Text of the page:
The international prominence of the OBOR and its associated economic enticements, coupled with Myanmar's financial indebtedness to, and political-economic reliance on, China, means that the Myanmar Government will be under immense pressure to agree to any proposals by China. With Europe largely absent, and geopolitical regional forces like India snubbing events like last week's Belt and Road Forum, it's crucial for Myanmar to take a more active approach in assessing its role in a project that may have more far-reaching consequences beyond development economics. Worryingly, as The Irrawaddy Editorial Board notes, there has been insufficient parliamentary and public discussion on the two projects related to the deep-sea port at Kyaukphyu—which risks pushing an estimated 20,000 people out of their homes and jeopardizes the livelihoods of the particularly vulnerable Rohingya and other minority communities. The Myanmar Government's cancellation of U.K.-based NGO Global Witness's screening of "Jade and the Generals" in Yangon last week sends a strong signal that public discussion of state-sponsored human rights abuse and misgovernance is forbidden. Going forward, with lives, livelihoods, and the future of Myanmar's regional role at stake, it's crucial that issues related to large-scale development are discussed and addressed with the full and meaningful participation of civil society and local communities in accordance to international standards such as the Pinheiro Principles and the UN Guiding Principles on Business and Human Rights.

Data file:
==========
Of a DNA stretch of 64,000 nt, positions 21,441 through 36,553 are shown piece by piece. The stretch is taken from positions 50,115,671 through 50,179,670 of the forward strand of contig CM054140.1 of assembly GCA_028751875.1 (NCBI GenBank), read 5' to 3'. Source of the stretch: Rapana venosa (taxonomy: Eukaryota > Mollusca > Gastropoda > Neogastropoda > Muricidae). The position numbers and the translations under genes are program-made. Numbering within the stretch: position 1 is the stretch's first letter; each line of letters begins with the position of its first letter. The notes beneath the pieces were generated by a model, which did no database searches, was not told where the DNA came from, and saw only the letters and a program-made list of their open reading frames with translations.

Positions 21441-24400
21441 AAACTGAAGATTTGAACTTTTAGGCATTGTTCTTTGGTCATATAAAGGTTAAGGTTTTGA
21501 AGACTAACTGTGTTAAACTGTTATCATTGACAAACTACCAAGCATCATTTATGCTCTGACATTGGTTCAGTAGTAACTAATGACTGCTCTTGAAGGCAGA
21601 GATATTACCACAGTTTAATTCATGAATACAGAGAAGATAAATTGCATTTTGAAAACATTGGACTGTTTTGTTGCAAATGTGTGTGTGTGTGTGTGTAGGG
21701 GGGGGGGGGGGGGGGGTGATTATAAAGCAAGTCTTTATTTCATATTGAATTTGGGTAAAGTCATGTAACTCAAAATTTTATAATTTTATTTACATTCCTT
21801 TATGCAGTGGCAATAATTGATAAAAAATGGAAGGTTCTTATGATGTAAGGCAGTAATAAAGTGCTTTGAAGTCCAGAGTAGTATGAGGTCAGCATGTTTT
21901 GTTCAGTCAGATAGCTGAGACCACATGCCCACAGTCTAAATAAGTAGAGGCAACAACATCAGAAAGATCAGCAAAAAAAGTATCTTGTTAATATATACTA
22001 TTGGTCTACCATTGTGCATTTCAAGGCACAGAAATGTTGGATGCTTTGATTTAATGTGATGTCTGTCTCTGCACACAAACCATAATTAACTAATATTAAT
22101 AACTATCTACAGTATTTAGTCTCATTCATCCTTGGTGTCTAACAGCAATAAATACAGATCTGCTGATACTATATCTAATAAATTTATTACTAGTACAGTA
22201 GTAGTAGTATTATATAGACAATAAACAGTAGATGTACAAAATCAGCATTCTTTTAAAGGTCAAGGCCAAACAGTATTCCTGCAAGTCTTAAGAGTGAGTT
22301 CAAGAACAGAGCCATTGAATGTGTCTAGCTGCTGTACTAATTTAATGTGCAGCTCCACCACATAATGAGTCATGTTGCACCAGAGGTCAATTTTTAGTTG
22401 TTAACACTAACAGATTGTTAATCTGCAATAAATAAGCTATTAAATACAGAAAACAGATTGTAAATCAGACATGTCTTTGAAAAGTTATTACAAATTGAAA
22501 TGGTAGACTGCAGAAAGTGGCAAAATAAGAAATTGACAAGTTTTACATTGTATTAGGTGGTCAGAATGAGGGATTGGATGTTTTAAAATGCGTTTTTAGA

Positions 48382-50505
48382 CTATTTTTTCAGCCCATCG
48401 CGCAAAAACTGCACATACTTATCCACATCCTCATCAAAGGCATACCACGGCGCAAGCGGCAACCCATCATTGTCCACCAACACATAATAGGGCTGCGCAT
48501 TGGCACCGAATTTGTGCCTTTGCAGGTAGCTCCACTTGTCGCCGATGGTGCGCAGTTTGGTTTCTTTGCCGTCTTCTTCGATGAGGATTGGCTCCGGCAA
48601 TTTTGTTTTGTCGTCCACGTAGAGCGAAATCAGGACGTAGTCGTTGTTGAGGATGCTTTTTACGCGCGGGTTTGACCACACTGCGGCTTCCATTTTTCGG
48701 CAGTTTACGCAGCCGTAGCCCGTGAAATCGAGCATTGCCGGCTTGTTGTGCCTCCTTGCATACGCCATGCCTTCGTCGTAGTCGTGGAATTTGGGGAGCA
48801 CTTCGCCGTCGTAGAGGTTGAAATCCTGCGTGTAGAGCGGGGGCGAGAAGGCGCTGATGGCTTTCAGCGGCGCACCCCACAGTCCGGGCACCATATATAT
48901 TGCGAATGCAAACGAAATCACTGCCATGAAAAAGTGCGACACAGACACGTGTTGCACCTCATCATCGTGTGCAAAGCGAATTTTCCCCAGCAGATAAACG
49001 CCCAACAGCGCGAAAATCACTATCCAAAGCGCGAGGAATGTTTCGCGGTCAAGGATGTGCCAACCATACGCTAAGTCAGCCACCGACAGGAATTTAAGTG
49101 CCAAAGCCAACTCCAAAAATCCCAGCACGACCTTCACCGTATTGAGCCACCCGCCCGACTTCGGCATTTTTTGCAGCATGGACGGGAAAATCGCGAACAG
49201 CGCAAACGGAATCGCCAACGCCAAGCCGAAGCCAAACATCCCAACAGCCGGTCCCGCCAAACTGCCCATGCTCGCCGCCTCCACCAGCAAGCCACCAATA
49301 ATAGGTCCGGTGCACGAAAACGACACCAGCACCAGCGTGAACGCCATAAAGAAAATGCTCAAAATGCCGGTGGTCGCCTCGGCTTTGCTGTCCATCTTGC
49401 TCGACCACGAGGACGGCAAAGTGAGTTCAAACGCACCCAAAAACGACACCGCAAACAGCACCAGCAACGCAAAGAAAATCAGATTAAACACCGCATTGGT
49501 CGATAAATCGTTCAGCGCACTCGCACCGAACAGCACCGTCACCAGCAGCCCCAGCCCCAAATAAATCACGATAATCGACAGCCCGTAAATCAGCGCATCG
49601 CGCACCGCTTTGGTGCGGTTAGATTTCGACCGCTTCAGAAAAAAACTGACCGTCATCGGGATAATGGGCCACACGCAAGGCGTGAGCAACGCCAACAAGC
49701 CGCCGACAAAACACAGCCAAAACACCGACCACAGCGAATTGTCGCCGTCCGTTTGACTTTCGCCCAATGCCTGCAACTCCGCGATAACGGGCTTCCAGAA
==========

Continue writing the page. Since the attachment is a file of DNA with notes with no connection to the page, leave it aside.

[1] One year following the 1988 pro-democracy uprising, the former military junta changed the country's name from Burma to Myanmar overnight. Progressive Voice uses the term 'Myanmar' in acknowledgment that most people of the country use this term. However, the deception of inclusiveness and the historical process of coercion by the former State Peace and Development Council military regime into usage of 'Myanmar' rather than 'Burma' without the consent of the people is recognized and not forgotten.







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About Progressive Voice


Progressive Voice is a participatory rights-based policy research and advocacy organization that was born out of Burma Partnership. Burma Partnership officially ended its work on October 10, 2016 the same day that Progressive Voice was formally established. For further information, please see our press release "Burma Partnership Celebrates Continuing Regional Solidarity for Burma and Embraces the Work Ahead for Progressive Voice."